Here is an interesting thing that is happening. Currently, there are more than 50 active separate sustainability initiatives or programs that were going on in Ghana and Côte d’Ivoire alone. A lot of these initiatives are focused on the same groups of farmers but with little to no cohesive approach between the programs, meaning that not a single farmer is being pulled out of poverty. Many of the farmers are also left in the cold and not being engaged with at all.

What is happening is that, chocolate giants are competing with each other and protecting their sustainability initiatives and they are doing it for just a very small fraction of the supply chain.

Collaboration is the best new form of competition. Because, in this sharing economy, isn’t collaboration on sustainability programs much more purposeful than competition? As stakeholders we already know what the tools are to connect to farmers and to engage, but we need to do it together, so that we can make a positive impact much faster.

I'll give you an example. Picture a farmer who has been asked to have a map made of his farm. You can make GPS polygon maps by walking the perimeter of the farm and taking coordinate points. These marks are very important to both the farms and the farmer groups as well as the buying companies. Farmers and farmers groups can make an assessment on current yields, potential yields, collective purchase for example of fertilisers/seedlings they might need for the year and buyers can analyse the maps for deforestation and deforestation risks. The maps are important and a tool that we know.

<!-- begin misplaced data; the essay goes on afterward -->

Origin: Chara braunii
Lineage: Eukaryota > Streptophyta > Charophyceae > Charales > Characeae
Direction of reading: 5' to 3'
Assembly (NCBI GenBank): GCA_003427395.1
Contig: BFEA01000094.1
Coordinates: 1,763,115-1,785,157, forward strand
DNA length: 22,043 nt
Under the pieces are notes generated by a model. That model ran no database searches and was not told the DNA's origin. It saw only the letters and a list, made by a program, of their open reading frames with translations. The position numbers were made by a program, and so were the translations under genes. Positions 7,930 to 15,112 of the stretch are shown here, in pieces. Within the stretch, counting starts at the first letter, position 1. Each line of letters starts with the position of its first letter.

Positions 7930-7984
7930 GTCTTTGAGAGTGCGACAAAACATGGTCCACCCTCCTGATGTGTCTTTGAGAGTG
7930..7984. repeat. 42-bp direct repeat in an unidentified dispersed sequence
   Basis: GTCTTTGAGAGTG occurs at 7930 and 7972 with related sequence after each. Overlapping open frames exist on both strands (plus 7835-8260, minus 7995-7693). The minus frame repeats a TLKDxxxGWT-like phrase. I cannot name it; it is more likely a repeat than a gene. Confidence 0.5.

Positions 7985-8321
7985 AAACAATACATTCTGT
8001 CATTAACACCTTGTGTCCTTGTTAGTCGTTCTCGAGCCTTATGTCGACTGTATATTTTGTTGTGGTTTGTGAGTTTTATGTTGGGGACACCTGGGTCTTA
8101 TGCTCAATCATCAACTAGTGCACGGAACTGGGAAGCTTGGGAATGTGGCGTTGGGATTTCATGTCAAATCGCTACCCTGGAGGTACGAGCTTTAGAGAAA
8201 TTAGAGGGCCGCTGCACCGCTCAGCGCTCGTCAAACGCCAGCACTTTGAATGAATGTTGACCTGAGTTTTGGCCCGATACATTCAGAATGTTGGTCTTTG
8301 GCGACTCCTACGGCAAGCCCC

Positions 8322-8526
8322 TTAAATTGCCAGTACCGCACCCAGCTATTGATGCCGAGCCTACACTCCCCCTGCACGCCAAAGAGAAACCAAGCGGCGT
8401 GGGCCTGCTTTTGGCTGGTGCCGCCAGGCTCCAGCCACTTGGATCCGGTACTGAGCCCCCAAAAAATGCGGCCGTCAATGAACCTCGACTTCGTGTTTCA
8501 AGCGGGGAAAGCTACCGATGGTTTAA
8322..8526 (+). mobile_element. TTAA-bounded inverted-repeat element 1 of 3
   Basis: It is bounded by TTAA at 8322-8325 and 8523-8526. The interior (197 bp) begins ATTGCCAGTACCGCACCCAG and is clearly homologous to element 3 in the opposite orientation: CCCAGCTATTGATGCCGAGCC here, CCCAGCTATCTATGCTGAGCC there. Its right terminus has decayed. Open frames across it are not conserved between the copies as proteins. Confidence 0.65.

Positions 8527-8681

Picture the farmer welcoming a person with a company logo onto his farm to come and walk the perimeter of the farm. Then picture a week later, a different person with a different company logo coming to do the exact same work again. Picture something that is even more frustrating than that wasted time and that duplicated effort. The frustrating part is that, the farmer or the farmer groups do not even own, see it, use it or leverage it.